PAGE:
* * * * *
"Strange Story of a Wedding in the Divorce Court."—Daily News.
It seems a rather unfortunate choice of locale.
* * * * *
Extract from an Indian begging-letter:—
"My mother is a widow, poor chap, and has a postmortem son."
* * * * *
"AMATEUR GENT., experienced, wanted, for week at Xmas. All expenses paid." Daily Telegraph.
Why not have a professional one and do the thing handsomely?
* * * * *
ONCE UPON A TIME.
Once upon a time, not so very long ago, an illustrious man of affairs—soldier and statesman too—visited our shores, and by his wise counsels so captured the imagination of his hearers and readers that one of the greatest of all compliments was paid to him, and anyone with a black cocker spaniel to name named it after him; and he had a name rather peculiarly adapted to such ends too.
It chanced that among the puppies thus made illustrious was one which a young soldier before leaving for France to win the War gave to his sister, and when writing to him, as, being a good girl, she regularly and abundantly did, she never omitted to give tidings as to how the little creature was developing; and I need hardly say that in the whole history of dogs, from TOBIT'S faithful trotting companion onwards, there never was a dog so packed with intelligence and fidelity as this. Most girls' dogs are perfect, but this one was more remarkable still.
Now it happened that the gallant brother, in the course of his duties as a war-winner, was moved from place to place so often that he gradually lost definition, as the photographers say, and the result was that one of her recent letters failed to catch up with him. That was a pity, because it was a better letter than usual. It gave all the news that he would most want to hear. It said what picture her father was working on at the moment, and told, without spoiling them, his two last jokes. It said whom her mother had called on and who had called on her mother and how something must be done to stop her smoking too many cigarettes. It said that their young brother, having sprained his ankle at hockey, had become a wolf for jig-saw puzzles. It said where their parents had dined recently and where they were going to dine and who was coming next week. It said what she had seen at the theatre last Saturday and what book she was reading. It said which of the other V.A.D.'s had become engaged. It said what an awful time they had had trying to buy some tea, and how scarce butter had become, and what a cold she had caught in the last raid, and how Uncle Jim had influenza and couldn't go on being a special, and how Aunt Sibyl had been introduced to one of the GEDDESES and talked to him as though it was the other, and how she herself had met Evelyn in the street the other day and Evelyn had asked "with suspicious interest after you"—and a thousand other things such as a good sister, even though busy at a hospital, finds time to write to a brother over there, all among the mud and the shells, winning the War. And not being in the habit of signing her name, when writing in this familiar way, she finished up with a reference to the darlingest of all dogs by sending its love at the very end: "Love from ——" and so forth.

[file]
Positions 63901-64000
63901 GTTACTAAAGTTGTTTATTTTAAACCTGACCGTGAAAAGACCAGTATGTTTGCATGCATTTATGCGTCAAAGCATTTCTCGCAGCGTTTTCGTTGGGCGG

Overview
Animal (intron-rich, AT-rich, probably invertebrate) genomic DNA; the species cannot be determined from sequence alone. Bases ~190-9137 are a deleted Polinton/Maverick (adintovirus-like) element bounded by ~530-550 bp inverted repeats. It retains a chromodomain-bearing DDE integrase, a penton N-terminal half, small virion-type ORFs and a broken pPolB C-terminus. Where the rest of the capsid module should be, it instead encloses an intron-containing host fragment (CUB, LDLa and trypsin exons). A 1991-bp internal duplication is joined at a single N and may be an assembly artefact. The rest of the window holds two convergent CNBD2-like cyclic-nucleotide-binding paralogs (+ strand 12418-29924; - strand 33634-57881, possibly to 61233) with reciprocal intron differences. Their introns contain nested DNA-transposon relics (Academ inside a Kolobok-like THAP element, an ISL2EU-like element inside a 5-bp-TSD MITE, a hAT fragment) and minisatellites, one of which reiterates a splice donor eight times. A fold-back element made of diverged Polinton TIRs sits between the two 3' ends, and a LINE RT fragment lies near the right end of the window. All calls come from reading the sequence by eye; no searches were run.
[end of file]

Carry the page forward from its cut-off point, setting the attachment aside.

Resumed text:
Well, the letter, as I have said, could not be delivered. The postal people at the Front, and behind the Front, are astonishingly good, but they could not get in touch with the brother this time, and therefore they opened the letter and looked at the foot of it for the name of the writer and found that of the dog, and at the head of it for the street and town where the writer lived, and sent it back as "insufficiently addressed."
And that is why in a certain house in Chelsea a treasured possession is a returned letter for General SMUTS.
* * * * *
From an article entitled "Is it Safe for Cousins to marry?":—
"It is just as well, however, to pick out somebody besides your cousin for your wife." The Family Doctor.
Before acting on this advice, however, it might be safer to consult The Family Lawyer.
* * * * *
* * * * *
THE VERY GLAD EYE.
Mother put down the key of the hen-house and took up the letters that lay beside her plate.
"If only Joan would write larger," she sighed, turning over an envelope across which an ant seemed to have walked and left an inky trail. "I've mislaid my glass too, and shan't be able to read a word. Where could I have put the miserable thing?" she asked, peering again at the ridiculous little script.
Father put down his paper and said these hunts for Aunt Matilda were getting monotonous. Only yesterday he had rescued her from some dried bulbs in the greenhouse, and didn't Mother think it time she saw a good oculist and had proper spectacles, instead of using the old lens in that carved gold bauble belonging once to his grandmother's aunt.
"Perhaps it's just a bad habit," she answered with a smile, "or my eyes are getting lazy. But really I can see so well through it, and if they would print the newspapers better—"
"No one we know in this morning's list," said Father shortly, as he turned a sheet; "and we should be hearing from those rascals now that the push is over," he added, glancing at Mother who began to sip her coffee hurriedly.
"They might even get leave together," ventured Margery. "It's five months since Dick came home, and as for Christopher—"
"What swank for old Margots, now her hair is up," piped Archie. "Two brothers from the trenches to—"
"If you'd make a little less noise, my son," said Father in a strange voice, "I might be able to take in what I'm reading. There's something here about Christopher."
"What?" cried Mother, springing from her chair.
"Yes, it's Christopher plain enough," he repeated with shining eyes. "Christopher Charles Bentley, and—God bless my soul!—the boy has been splendid! It's all down here, and—-
"Read, read!" we clamoured, as his voice grew husky and indistinct.